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# 8  New Zealand Superannuation

New Zealand Superannuation (NZS) is a publicly-funded universal pension. Spending on NZS is determined by several parameters relating to the age of eligibility and the payment amounts. Current policy settings are that people are eligible from the age of 65 years, and that a couple receives a combined pension of at least 66%, and not more than 72.5%, of the net (after tax) average wage.[22]

Figure 8.1 shows that the lower limit or “floor” of this band has been adjusted several times over the past two decades - from 65% in 1989, to 60% in 1999, and to 66% in 2006. Figure 8.1 also shows that the ratio of NZS to the net average wage has been moving towards the floor. This is because NZS payments are adjusted with CPI inflation as long as the NZS-wage ratio is within the band, whereas the net average wage tends to grow faster than inflation over the long run. Despite this trend, the annual CPI adjustments mean that the NZS payments have maintained their purchasing power.

In 2009, the ratio is just above 66% of the net average wage, but is forecast to reach 66% in 2010. After the NZS-wage ratio reaches this floor, NZS payments grow with the net average wage, which means increases in purchasing power. Changes to tax rates can affect the average wage and NZS payments differently, and can account for upward movement of the NZS-wage ratio.

## 8.1  Projecting NZS spending

Using current parameters for eligibility and the payment amount, it is possible to project the level of expenditure on this programme.

### 8.1.1  Modelling NZS

NZS is modelled in the LTFM as follows:

where:

Bt = the average NZS payment in year t, and

nt = nominal (net) wage growth (3.53% per annum after 2013, assuming that tax rates do not change).

If personal tax rates change, then the growth of the net wage will change its relationship with growth of the gross wage and the model takes this into account in calculating nt.

If Et is spending on public pensions, then:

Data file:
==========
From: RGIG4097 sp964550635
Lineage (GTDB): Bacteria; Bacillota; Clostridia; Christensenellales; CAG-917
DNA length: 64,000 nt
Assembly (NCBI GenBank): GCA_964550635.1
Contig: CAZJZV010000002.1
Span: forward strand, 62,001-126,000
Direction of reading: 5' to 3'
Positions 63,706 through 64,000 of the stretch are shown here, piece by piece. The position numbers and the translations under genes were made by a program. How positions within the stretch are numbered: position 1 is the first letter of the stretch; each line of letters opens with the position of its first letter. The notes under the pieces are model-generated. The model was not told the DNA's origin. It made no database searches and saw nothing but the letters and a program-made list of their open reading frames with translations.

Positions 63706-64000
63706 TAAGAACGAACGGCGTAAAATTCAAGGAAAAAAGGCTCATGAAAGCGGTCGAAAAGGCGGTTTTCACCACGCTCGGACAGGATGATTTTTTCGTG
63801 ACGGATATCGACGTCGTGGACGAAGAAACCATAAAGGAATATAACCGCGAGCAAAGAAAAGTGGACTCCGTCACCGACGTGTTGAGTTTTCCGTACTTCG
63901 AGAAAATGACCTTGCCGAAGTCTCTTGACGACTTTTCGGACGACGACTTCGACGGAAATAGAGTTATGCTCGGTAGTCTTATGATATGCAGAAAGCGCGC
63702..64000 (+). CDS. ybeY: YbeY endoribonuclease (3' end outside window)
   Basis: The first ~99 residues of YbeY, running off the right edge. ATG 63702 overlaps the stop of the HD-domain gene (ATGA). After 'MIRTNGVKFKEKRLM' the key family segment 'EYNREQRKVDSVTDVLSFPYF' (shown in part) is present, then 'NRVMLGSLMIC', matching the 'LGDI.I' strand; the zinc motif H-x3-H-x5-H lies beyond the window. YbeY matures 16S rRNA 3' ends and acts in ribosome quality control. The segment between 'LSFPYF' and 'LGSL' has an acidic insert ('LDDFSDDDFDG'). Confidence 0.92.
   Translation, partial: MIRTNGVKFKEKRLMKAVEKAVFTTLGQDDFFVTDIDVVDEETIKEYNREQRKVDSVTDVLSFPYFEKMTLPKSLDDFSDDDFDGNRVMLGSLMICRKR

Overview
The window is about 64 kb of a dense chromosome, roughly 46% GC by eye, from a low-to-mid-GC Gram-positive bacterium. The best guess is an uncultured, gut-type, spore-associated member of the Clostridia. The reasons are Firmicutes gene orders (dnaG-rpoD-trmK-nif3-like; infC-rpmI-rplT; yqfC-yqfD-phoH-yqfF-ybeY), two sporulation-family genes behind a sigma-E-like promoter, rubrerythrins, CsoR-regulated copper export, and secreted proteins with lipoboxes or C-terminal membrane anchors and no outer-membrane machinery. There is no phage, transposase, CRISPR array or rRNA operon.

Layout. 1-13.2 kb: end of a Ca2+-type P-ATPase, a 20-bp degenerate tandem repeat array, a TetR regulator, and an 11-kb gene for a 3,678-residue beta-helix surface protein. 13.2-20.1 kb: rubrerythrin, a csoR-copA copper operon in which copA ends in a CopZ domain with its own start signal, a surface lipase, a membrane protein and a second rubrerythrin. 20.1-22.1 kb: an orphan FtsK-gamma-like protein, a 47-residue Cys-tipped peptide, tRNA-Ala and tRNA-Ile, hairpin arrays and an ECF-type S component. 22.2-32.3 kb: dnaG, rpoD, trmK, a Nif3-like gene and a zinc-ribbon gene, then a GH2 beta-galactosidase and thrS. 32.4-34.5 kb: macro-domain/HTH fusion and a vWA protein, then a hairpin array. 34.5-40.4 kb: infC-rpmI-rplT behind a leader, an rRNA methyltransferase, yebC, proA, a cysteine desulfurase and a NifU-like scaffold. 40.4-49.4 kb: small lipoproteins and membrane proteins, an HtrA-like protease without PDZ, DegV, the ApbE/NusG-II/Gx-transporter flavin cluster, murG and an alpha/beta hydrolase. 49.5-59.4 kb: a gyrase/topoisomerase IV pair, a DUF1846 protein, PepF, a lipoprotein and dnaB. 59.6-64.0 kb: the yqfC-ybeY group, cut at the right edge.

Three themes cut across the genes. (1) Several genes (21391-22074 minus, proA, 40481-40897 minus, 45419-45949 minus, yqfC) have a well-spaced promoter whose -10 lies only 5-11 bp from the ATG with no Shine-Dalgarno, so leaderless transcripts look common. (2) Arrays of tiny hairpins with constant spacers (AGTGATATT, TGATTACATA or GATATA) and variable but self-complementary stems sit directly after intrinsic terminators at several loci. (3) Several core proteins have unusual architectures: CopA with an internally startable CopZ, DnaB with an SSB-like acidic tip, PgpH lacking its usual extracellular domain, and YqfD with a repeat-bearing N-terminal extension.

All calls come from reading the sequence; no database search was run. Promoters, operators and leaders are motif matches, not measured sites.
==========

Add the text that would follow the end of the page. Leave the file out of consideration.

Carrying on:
where:

bt = the growth of B (equal to nt), and

rt = the growth of population aged 65 and over.

Spending on public pensions in the last forecast year of the 2009 Budget, E2013, contains information about the mix of different levels of payment according to living arrangements of people aged 65 and older. This method of projection implicitly assumes that the mix does not change through time (which it would if the rate of partnership formation, for example, changed).

As the number of people aged 65 and older in the population more than doubles between 2009 and 2050, it is not surprising that spending on NZS relative to GDP grows by 2 1/4 times. Figure 8.2 shows how expenditure on public pensions would grow, as a percentage of GDP, if current policy settings were to be retained. This figure also shows the large rise in 1977 and the following years when the age of eligibility was moved from 65 down to 60 and the size of the married payment moved to about 80% of the net average wage. Low birth rates in the 1930s, the raising of the age of eligibility from 60 to 65 between 1992 and 2001 and changes to the relationship of pension payments with the net wage caused the cost of NZS to move down from 6%-7% of GDP to around 4% recently.

Note: Before 1999, the name and structure of the public pension were different. This figure uses NZS as a convenient name for all public pensions over this period.

### 8.1.2  Sensitivity of NZS costs to demographic changes

The demography section outlines the assumptions behind the central population scenario (Series 5) and two “central alternative” population projections: Series 1 with low growth and Series 9, the high growth scenario.

These population projections produce only small changes to the old dependency ratio in 2050. Figure 8.3 shows that these flow through to only small changes in the NZS costs as a share of national income

#### Notes

• [22]People in other living arrangements, such as a single person living alone, are paid set proportions of the “couple” rate.
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